Surrogacy has recently returned to the spotlight in Spain after the news of the recent maternity of the famous actress and TV host Ana Obregón.
Obregón (68) has shown in social media her reactions to the birth of what she considers to be her new daughter through surrogacy in Miami, a practice that is not legal in Spain.
A controversial practice
Surrogacy or surrogate motherhood is a practice that makes millions of euros in the world, despite being very controversial from an ethical point of view.
It is illegal in many European countries, although others like Ukraine allow it.
The evangelical organisation warns that “many aspects of surrogacy are of concern from an ethical and moral point of view and threaten human rights, and more specifically those of women and children”.
It addresses legal, social, ethical, moral and theological aspects, by professionals from different fields who share the evangelical faith and want to give a Christian perspective on an issue that is increasingly present in the public debate.
As the document explains, although surrogacy is illegal in Spain, the lack of specific legal regulation – babies born this way in other countries can be registered in the Civil Registry – leads many people to continue hiring foreign agencies to access surrogacy services.
The AEE claims that “this practice should not be authorised or legalised”; it calls for it to be considered as “medical, physical and psychological violence against women”; and demands that “any activity related to intermediation that facilitates access to these practices in third countries be prohibited in Spain”.
It also asks that “the registration of children conceived through surrogacy outside Spain should not be allowed”.
At the same time, it calls for “national adoption to be prioritised over the legitimate desire to have children, as well as “an alternative to the abandonment of the child and the vast number of abortions that are registered in the country”.
“Commodification of the human body”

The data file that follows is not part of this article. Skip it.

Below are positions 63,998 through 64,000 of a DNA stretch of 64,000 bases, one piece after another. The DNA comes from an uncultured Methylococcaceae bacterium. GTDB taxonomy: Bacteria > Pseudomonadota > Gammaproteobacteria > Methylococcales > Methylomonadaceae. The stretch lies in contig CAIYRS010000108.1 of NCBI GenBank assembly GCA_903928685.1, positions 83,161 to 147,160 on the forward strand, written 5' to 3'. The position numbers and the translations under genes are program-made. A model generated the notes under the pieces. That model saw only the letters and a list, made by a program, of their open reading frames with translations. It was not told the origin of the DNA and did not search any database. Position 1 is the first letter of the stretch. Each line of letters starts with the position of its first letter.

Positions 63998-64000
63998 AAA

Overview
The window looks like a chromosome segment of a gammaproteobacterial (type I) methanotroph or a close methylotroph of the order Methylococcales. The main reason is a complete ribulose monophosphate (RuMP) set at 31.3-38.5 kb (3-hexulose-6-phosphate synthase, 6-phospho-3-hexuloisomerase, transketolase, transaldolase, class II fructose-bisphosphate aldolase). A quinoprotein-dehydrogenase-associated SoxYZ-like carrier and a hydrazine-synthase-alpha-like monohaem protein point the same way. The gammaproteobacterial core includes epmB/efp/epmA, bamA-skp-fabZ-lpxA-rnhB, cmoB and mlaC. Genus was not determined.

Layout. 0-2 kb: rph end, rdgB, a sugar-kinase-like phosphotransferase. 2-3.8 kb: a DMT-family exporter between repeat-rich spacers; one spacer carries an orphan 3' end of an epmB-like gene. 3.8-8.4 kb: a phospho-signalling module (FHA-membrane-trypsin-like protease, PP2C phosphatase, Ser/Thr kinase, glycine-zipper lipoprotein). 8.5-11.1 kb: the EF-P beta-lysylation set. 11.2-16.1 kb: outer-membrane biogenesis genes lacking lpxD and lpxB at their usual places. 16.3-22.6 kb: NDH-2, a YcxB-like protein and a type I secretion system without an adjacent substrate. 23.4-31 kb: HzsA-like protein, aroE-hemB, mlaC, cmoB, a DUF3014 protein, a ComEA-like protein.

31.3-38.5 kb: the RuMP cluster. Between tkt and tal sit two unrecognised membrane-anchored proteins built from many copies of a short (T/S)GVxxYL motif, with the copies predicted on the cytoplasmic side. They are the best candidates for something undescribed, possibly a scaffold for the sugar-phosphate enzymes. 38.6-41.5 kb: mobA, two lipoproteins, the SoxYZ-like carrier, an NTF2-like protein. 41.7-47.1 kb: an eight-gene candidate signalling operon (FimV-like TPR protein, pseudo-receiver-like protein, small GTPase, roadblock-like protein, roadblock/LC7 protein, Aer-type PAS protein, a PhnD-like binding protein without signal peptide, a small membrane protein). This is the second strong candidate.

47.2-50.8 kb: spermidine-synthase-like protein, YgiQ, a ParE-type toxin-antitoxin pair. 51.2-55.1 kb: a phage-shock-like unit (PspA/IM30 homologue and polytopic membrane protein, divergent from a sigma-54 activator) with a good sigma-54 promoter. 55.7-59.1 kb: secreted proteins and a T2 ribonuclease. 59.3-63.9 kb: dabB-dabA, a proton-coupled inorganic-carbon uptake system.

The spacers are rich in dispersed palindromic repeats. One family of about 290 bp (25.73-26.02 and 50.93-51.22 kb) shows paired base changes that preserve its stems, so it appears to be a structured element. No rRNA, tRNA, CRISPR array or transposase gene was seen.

The evangelical entity denounces a “commodification of the human body”, of both the woman and the baby, and a threat to “women’s freedom, since in most cases they are forced to sell their bodies in order to survive economically”.
“There are situations of poverty and great vulnerability that the free market exploits, therefore the state must protect fundamental rights and guarantee the protection of the weakest”, it adds.
On the other hand, surrogacy “facilitates the exploitation of women because the procedure itself brings about situations of vulnerability for the woman and the baby that lead to human trafficking and reproductive slavery”.
Furthermore, “it violates the right of identity of the children”, who “will not be able to know who their genetic mother or father is, nor will they be able to know who their surrogate mother is”.
According to the AEE, “some people may argue that surrogacy is similar to organ donation, but this argument is not true. Donation is an attempt to reconstruct the natural order of things, whereas with surrogacy this natural order is intrinsically altered”.
Exploitation of the rich to the needy
The Alliance wonders whether surrogacy is a business or a reproductive right, and states that instead of a ‘right’, “we should speak of a ‘desire’ to have children, or rather of a privilege that only a few with purchasing power can enjoy, at the expense of the vulnerability of the surrogate mothers”.
“This procedure reveals a great contradiction, because on the one hand, a woman or man is considered to be fulfilled when they can achieve the desire to be a mother or father, but for this to be true, there must be another woman who alienates herself by immediately giving up the newborn child”, laments the AEE.
“In the fulfilment of that desire, there are people who turn that desire into their business. The agencies that work as intermediaries do so for benefit and are the ones who make the most profit, as this is a very lucrative market”.
According to the evangelical body, the social arguments in favour of surrogacy “understand motherhood as a right”; talk about the “dream” of being parents and advocate for the freedom “to do what they want with their bodies”.
Meanwhile, those against it denounce “surrogacy as an exploitation of women’s bodies, reducing them to mere vessels”, and speak of the lack of the right of the baby born through this practice to “know its filiation”.
You can read the full document here (in Spanish).
The AEE points out that there are biblical precedents for surrogacy, such as Sarah and Hagar (Genesis 16:4-5) or Jacob, Rachel and Leah (Genesis 29:31-30:3), and that “it is not right according to God nor it is His will”.
Furthermore, “there are prescriptive texts of God’s will and descriptive texts of the reality of the fallen human being. Polygamy, slavery and surrogacy are not God’s will” .
“There is another alternative in the Bible that responds to the desire for motherhood and fatherhood, and at the same time to the need for a family for children who do not have one, and that is adoption, as in the case of Moses”, stresses the AEE.
They underline that “adoption reminds us that we have been adopted by God, who becomes our Father. Through this adoption we already enjoy on earth the caring love of our Father and look forward to the inheritance prepared for us in heaven”.
“Adoption becomes a precious metaphor for all those who have accepted the offer of being made children of God”, states the document.
Originally published on The Evangelical Focus
(c) Evangelical Focus, used with permission